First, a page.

Come, let’s celebrate
Dr. Cuthbert A. Edwards President and General Superintendent, South Caribbean District The Methodist Church
Central to the event we celebrate as Christians is the birth of Jesus the Christ, born some two thousand years ago. It was a birth that promised to bestow peace as justice to our world and in the hearts of men and women, boys and girls, among nations and peoples of every race, colour and clime and the structures and systems that organise human affairs.
The birth, however, took place in conditions that were far from peaceful as the very nation in which the birth took place was dominated by the Roman Empire. These were conditions of rule by might, love of power, prosperity by the rich at the expense of the poor and marginalisation of the vulnerable.
Moreover, the King, Herod, on hearing of the birth of the child slaughtered all the children who were two years of age and under in and around Bethlehem. The action on the part of the King led to wailing and loud lamentation by the mothers, other relatives and no doubt the larger community. The children were at the risk of being destroyed at the hands of the King and the Empire.
As such, Jesus the Christ was born into hard and harsh socio-economic condition to working class, unmarried parents. In his birth is the understanding of God coming to us in human flesh to share in the hurts, pains, joys and limitations of human life. In this small, fragile and dependent Child is God in human flesh who knows our smiles and tears. This is the Event we celebrate!!
This year, throughout the world and within the District Conference, we celebrate the coming of the Christ Child, the Prince of Peace amidst conditions that are also far from peaceful, far from right relations between the rich and the poor, powerful and vulnerable, and in which children are often the victims of the violence of disregard from ruling administration and duty of care from guardians and guards.
The world continues to recover from the agony of the tragedy in Newtown in which 20 children were slaughtered with the gun and in China where 22 were wounded by a man wielding a knife; and we are reminded of the killing of nine children in Afghanistan by the NATO-led forces as the perpetrators are brought to justice.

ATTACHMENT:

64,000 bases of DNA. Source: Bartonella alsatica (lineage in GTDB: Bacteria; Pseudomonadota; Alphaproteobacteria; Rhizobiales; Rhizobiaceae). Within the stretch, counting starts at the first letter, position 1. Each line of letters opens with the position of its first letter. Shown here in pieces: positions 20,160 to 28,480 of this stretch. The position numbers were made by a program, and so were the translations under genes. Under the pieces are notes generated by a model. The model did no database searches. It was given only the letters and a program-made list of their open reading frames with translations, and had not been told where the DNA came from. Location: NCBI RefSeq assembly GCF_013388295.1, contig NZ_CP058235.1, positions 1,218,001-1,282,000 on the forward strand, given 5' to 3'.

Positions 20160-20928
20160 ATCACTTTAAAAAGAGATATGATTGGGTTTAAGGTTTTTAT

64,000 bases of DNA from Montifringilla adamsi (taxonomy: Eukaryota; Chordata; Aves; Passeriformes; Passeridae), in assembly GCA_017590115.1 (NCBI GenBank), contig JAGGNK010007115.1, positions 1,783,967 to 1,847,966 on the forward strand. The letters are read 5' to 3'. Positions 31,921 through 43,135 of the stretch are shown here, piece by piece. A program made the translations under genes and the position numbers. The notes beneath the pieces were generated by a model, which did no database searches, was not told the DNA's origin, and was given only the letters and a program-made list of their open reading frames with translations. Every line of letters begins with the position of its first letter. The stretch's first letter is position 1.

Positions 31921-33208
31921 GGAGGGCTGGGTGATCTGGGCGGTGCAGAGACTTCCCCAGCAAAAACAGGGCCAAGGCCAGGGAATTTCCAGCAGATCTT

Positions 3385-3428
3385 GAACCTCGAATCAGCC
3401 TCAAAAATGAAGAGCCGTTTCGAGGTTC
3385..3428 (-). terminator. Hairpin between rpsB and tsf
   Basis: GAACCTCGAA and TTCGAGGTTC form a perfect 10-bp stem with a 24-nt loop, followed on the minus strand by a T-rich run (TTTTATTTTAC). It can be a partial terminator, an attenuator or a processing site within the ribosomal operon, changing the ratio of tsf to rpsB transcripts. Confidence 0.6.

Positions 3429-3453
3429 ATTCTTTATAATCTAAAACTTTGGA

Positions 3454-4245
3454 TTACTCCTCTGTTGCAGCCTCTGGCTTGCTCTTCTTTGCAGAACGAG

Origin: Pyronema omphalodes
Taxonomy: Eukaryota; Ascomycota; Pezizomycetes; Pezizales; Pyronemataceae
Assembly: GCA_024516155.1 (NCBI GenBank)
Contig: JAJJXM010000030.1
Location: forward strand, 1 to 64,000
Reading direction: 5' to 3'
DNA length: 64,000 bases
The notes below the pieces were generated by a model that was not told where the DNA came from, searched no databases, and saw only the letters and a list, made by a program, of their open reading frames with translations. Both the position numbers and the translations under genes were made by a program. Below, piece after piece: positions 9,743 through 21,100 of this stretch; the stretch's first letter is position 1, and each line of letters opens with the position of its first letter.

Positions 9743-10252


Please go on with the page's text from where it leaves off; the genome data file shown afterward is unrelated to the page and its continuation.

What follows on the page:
There are also the harsh economic conditions brought about by economic systems conditioned by market values and profit, unsavoury political situations and a world in which the moral fabric of society continues to deteriorate.
The failure in any drastic improvement in the world economy is attended by high unemployment especially among the young, a decrease in real income for many and an increase in the cost of living for all and with many more persons existing below the poverty line.
This condition has been worsened by unstable political conditions in many parts of our world with mass protests and the deposing of regimes in some areas. In certain regards the political situation has been tumultuous. All these have had their impact on us and in particular our children and young people.
The Caribbean continues to make reasonable progress in child development in areas such as health care, education, sports and legal protection, however there are areas of concern. The children of our region are being shaped and nurtured more by the global media at the service of big business than by their parents, the church and the school.
The Christmas celebration with its emphasis on the material and greed is just a reminder of this fact. In reality, it could be said that children in our region are becoming a mere item in the budgetary agenda of powerful corporations and their collaborators in the advertising industry to the point of becoming an endangered species.
In Barbados, and indeed across the world, children are the victims of all types of abuse as well as the lack of adequate supervision, exposure to questionable lifestyles, parental neglect and poor or non-existent parenting skills.
One teacher commented recently that the experiences that children encounter today, members of her generation never had to encounter and it is grossly unfair that at their age, children today have to cope with such issues and challenges. All is not well with our children and in some cases, nothing is well.
Celebrating the Event of the birth of Jesus the Christ calls for us to remember that at the heart of the universe is a person who directs the march of history and destiny of nations. Therefore, it is not the gathered councils of the boards, cabinets, parliaments, senates and military that are in control; but more like the heart that beats in the God-made child, Jesus.
It is not the evil deeds of men and women that will triumph ultimately, because the wrong shall fail, the right will prevail with peace as justice on earth and goodwill to all. Despite all that surrounds the event we celebrate, the coming of God into the world as a child is to the end that we might experience God in relationship.
Let us remember and celebrate that the God-made child, is not “above the fray” but rather very much “within the fray”. In Jesus, Christ, God shares in all of our experiences no matter how traumatic, difficult or challenging they maybe this Christmas and beyond. It is therefore a season, not of despair, but of hope. Celebrate the hope we have in Jesus the Christ! We do have a hope to celebrate.
It is my hope that whatever may be your situation this Christmas Day that you will experience Emmanuel! God with us. I pray that God’s presence will offer you hope and so enrich your life that others may be blessed through you.
I wish you, your relatives and loved ones a peaceful, just, holy and blessed celebration of this the Festival of the Nativity, and every good wish for the New Year.